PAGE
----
Adi Shankaracharya was an 8th century philosopher and theologian who lived in India. He is credited with unifying and establishing the main currents of thought in Hinduism as well as consolidating the doctrine of Advaita Vedanta.
He is called a जगद्गुरुः (Jagadguru) meaning, "Guru to the world". Shankaracharya is widely considered to be the greatest philosopher of Hinduism.
His major works was composing various hymns, writing commentaries to Upanishads, Bhagavad Gita, Vishnu Sahasranamam, Brahma Sutra, Sanat Sujatiya etc.
Shankaracharya composed his literary works in Sanskrit and most of them were embedded with life lessons and philosophy.
Shankara lived in a time when foreign religions like Islam and new ideas like Buddhism and Jainism were competing for members. Shankara and his disciples acquired members for their traditions and debated with various scholars of different schools of thought, defeating them in the philosophical debates and establishing a firm hold of Advaita Vedanta.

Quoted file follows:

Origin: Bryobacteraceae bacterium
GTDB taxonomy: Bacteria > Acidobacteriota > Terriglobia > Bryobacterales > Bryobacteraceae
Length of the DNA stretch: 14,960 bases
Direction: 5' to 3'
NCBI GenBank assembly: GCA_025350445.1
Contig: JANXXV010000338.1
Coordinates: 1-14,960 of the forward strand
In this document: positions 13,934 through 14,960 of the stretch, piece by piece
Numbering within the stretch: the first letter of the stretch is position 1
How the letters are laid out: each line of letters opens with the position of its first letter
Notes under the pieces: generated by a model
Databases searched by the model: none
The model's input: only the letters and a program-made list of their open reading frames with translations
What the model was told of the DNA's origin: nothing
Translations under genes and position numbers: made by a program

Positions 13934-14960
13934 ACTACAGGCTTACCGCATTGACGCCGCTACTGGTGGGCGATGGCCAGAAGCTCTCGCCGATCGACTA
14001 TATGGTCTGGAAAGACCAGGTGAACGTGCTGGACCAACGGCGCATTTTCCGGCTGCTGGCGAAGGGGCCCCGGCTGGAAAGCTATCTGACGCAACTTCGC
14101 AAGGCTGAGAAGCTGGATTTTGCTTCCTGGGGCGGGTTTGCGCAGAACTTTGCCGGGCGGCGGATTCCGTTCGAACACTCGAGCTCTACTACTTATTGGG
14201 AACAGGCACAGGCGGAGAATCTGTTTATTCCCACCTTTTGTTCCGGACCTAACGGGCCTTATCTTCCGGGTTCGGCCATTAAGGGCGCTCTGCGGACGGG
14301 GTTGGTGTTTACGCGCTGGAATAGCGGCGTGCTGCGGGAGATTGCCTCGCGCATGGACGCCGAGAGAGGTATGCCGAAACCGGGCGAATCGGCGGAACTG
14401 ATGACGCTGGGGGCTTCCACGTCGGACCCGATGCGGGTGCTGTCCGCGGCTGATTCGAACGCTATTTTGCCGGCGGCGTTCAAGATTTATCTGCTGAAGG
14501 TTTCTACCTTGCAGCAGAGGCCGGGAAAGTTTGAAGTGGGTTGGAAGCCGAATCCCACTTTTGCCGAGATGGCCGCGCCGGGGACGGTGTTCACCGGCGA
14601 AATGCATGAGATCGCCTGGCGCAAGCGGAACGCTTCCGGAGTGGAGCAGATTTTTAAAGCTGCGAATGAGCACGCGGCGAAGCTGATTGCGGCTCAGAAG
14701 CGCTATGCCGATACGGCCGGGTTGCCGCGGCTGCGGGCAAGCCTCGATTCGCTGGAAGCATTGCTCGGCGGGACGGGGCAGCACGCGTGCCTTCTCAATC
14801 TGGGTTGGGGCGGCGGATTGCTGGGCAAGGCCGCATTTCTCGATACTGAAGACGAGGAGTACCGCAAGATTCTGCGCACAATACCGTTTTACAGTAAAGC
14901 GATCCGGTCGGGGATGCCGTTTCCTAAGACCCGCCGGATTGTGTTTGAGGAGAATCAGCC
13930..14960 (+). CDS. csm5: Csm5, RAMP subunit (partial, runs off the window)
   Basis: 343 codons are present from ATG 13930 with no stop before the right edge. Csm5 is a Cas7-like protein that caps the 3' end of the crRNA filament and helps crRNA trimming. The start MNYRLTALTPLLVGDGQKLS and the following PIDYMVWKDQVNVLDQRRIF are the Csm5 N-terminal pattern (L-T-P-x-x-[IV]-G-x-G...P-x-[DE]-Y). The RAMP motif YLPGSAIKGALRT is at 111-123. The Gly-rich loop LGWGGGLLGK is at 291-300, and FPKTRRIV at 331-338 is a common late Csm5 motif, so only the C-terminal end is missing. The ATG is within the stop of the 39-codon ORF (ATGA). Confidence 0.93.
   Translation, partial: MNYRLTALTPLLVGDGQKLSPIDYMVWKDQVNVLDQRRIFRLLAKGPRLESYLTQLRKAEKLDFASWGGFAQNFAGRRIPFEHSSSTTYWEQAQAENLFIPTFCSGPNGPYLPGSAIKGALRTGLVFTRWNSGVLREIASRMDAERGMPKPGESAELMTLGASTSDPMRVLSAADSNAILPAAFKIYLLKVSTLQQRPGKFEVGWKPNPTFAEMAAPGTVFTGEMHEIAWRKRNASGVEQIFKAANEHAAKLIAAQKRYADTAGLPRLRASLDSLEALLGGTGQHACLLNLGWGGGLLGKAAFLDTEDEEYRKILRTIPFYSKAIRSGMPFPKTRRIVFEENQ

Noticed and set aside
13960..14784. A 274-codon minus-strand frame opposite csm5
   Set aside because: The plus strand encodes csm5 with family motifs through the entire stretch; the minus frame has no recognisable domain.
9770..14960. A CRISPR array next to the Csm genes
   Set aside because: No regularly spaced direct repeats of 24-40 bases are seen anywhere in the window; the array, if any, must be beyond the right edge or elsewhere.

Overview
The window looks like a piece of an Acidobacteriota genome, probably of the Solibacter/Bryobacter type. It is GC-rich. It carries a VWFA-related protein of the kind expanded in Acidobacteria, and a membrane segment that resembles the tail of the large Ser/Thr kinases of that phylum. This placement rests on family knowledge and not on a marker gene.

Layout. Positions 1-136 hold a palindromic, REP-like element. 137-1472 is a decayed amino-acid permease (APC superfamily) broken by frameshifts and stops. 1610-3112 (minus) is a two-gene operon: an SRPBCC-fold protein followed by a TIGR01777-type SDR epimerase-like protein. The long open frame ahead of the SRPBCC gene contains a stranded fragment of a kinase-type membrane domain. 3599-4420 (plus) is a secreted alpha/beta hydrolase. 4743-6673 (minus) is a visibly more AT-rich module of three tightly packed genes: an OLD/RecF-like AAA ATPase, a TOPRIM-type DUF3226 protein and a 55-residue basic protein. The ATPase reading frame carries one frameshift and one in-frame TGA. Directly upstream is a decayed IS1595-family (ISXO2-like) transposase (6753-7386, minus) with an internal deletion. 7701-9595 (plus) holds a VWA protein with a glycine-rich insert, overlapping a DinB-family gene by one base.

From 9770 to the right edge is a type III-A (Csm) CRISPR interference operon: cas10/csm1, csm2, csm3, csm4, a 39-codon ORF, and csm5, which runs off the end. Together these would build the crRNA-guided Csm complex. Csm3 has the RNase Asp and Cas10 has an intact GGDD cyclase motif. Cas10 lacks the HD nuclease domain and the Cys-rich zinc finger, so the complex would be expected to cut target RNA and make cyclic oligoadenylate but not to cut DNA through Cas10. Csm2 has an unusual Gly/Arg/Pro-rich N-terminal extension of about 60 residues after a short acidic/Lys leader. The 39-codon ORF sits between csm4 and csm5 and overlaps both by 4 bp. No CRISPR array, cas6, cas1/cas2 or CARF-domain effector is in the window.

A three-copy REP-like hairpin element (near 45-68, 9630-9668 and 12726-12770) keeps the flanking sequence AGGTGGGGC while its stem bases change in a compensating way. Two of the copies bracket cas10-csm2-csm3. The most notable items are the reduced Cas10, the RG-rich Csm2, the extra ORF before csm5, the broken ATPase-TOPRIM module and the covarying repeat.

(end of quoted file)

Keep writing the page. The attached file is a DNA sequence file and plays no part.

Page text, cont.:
Shankaracharya wrote over 300 literary works in praise of different deities and therefore gave Sanatana Dharma a new breath of life.
He established four monasteries known as the Chatyramnaya Peethas along the boundaries of India - at Sringeri, Dwaraka, Badrinath and Puri for propagating Sanatana Dharma and Advaita Vedanta. The monasteries still function as per Shankara's directions.
He introduced the Panchayatana Pooja, worship of five deities simultaneously. He is also considered to be the founder of Dasanami Sampradaya of Hindu Monasticism and Shanmata of Smarta Tradition.
Thus, Shankara saved Hinduism or Sanatana Dharma by devoting his entire life for study and spreading of his teachings and doctrines of Hinduism.